George Overbury "Pop" Hart was born in Cairo, IL, May 10, 1868. Little is documented about him before he commenced formal studies at the Art Institute of Chicago (AIC). He remained at the AIC for three years from 1894-1897 and moved briefly at the Academie Julian in Paris in 1907.
During the first two decades of the twentieth century Hart was also a central figure in the Fort Lee, New Jersey artists' colony and counted among his close friends such important artists as Jules Pascin, Walt Kuhn, Edward Hopper and Arthur B. Davies. During this time Hart also associated with different members of the New York Social Realist group of artists including Henri and Sloan.
Hart traveled often to exotic destinations such as North Africa, Tahiti, the West Indies and Mexico. Hart's favorite choice of medium, watercolor, suited his proclivity to paint en plein air in a spontaneous, free-flowing style. While Hart experimented with impressionism, Post Impressionism, Modernism, Social Realism and other aesthetics his stylistic approach was both innovative and progressive.
In 1921, he began printmaking, working in drypoint, lithographs, and etching. He prized spontaneity in his work and while few may associate graphic work such as printmaking as being spontaneous, Hart was able to capture the moment within these works by his bold contrast of lights and darks and his simplified use of lines. Of all the styles and mediums Hart chose to employ none were more innovative and fresher than his work in watercolor. "Hart used a fairly radical method of layering paint in loose, watery strokes, allowing his passages to drip and blend together in an accidental manner. During his own day, Hart, along with John Marin and Charles Burchfield was regarded as a leading figure in American Watercolor."
He was a member of the American Watercolor Society; New York Watercolor Club; Brooklyn Society of Etchers; Salons of America; Society of Independent Artists and others. He won various awards including Etching prize, Brooklyn Society of Etchers, 1923-1924; first prize, watercolor, Palisade Art Association, Englewood, NJ, 1924; bronze medal, Sesquicentennial Exposition, Philadelphia, 1926 and others. His work can also be found in major museums in the United States and abroad. A bust of him by Reuben Nakian is in the Museum of Modern Art in New York City donated as a gift compliments of Mrs. John D. Rockefeller, Jr. He died in New York City in 1933. *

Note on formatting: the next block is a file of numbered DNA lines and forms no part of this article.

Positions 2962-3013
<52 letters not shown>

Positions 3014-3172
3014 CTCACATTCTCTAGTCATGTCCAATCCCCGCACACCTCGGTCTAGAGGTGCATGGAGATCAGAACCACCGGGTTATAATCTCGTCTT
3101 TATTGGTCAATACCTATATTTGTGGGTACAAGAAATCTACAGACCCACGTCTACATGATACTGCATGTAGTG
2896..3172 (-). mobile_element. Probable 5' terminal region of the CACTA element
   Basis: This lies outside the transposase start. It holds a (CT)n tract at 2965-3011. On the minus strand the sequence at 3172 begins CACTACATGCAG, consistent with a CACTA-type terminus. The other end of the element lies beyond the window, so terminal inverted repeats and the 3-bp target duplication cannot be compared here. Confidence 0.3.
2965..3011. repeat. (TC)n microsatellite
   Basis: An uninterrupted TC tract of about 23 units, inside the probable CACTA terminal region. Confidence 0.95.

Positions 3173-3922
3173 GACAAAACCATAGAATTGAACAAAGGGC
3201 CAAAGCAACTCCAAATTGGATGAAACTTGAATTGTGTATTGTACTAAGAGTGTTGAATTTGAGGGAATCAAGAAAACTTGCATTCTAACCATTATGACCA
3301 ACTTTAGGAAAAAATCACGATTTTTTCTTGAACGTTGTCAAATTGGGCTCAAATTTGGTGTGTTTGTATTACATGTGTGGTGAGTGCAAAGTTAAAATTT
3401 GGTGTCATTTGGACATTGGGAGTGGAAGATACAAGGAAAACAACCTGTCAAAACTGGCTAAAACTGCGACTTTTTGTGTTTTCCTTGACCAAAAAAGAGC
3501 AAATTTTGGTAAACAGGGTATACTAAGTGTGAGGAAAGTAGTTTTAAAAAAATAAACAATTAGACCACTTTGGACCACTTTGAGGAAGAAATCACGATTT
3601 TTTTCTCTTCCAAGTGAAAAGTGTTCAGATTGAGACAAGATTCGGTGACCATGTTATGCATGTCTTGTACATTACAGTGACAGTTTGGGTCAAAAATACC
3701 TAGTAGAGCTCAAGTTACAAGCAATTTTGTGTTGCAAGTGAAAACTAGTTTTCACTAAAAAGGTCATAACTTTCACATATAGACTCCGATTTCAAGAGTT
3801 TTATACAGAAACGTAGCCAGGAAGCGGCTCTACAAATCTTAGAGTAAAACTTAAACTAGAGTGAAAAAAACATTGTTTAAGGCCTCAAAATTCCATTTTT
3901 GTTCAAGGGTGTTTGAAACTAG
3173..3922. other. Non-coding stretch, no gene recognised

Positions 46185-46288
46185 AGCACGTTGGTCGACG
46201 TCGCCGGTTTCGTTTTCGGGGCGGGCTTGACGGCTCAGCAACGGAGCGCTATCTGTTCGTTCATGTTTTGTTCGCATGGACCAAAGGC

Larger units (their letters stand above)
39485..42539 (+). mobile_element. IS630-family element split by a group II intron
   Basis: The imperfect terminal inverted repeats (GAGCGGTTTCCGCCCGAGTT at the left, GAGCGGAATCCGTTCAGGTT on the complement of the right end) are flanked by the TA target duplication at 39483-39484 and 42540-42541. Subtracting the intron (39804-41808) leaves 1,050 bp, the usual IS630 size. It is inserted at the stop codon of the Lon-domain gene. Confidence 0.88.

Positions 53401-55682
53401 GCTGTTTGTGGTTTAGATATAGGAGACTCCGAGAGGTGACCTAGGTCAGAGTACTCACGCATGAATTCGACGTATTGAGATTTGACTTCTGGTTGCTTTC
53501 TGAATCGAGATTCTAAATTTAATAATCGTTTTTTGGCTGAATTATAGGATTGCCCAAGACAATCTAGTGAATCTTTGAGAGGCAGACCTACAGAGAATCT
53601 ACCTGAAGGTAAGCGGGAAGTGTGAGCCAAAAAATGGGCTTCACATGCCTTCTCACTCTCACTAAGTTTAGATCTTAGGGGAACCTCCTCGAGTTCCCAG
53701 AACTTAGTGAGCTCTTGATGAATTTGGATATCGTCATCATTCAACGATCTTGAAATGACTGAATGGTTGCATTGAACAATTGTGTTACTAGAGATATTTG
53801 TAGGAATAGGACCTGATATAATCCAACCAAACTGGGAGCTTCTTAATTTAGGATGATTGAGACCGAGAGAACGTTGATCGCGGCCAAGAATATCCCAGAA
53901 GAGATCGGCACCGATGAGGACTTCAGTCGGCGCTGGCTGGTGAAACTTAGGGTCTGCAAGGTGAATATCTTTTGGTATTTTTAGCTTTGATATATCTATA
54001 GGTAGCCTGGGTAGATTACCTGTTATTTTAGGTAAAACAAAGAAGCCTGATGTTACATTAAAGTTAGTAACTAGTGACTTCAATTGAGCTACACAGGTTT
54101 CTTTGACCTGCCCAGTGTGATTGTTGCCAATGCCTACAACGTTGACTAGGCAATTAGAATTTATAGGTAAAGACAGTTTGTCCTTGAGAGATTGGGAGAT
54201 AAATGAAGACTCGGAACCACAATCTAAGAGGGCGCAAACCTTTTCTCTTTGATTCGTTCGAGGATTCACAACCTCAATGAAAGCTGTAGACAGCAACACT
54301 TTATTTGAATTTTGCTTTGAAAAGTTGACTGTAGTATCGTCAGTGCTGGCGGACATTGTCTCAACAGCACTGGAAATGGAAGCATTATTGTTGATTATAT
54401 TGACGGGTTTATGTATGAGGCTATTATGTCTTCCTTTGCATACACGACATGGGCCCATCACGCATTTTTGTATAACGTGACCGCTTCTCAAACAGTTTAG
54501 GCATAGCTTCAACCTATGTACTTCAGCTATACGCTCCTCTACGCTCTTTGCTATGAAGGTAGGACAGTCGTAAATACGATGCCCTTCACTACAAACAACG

Pop Hart in Tahiti
George Overbury arrived in Papeete,Tahiti in July of 1903, less than two months after Paul Gauguin died on the island of Hivaoa in the Marquesas. By this time, quite a few artists and authors had gone to Tahiti. Both Herman Melville and Robert Louis Stevenson spent a great deal of time there and had based best selling novels on their experiences in the South Seas. La Farge’s and Gauguin’s works from Tahiti were becoming known and La Farge had already published some accounts of his time spent in the South Seas. Finally, a prevailing interest in the exotic in the United States, combined with “Pop” Hart’s wanderlust made Hart’s choice to go to Tahiti a natural one.
While Gauguin abhorred Tahiti’s civilized and corrupt ways, “Pop” Hart was able to transcend the politics and see an island which bore greater resemblance to Loti’s Tahiti. Like Gauguin, Hart had expected to find a land where money was not necessary, where food was “For the picking from the trees and plenty of fishing…” He wrote fellow artist Charles Sarka after arriving in Tahiti, “I pity you up North in the snow and cold. No tourists or beggars here… Bring along some spoon hooks and I’ll show you how to catch some fish.” When Sarka joined his friend, he too, found the same paradise where the sky was intensely blue, the trade winds blew in a constant cool breeze, ripened fruit was plentiful, there were no pollutants, and the natives welcomed the visitor with heralded hospitality”.
Rather than painting the South Sea landscape and seascape as many had done before him, Hart concentrated upon figural compositions. Sarka later wrote that he and Hart painted images of the people whenever possible and when it was not possible, they painted landscapes. Gregory Gilbert in his monograph on Hart, speculates that Hart looked to La Farge’s South Sea watercolors as models. Quite possibly they were models for Hart’s application of broad washes of watercolor; however, while Hart concentrated on depicting the natives of Tahiti, turning to landscape only when he had to, La Farge chose the landscape, turning to figural work only occasionally. Hart loved Tahiti from the minute he arrived; La Farge did not, but always thought the landscape beautiful. Although Hart was not as effective as La Farge in depicting the power of the mountains or the tranquility of the seas, he was able to show the gentility of the natives in their natural habitats whether it was a woman playing music by lantern light or a woman washing clothes in a tropical stream.**
*Artist biography by Blake Benton Fine Art
**Marilyn Kushner, The Lure of Tahiti, Excerpted from Exhibition catalog for 1988 Exhibition at Jane Voorhees Zimmerli Art Museum at Rutgers UniversityRead More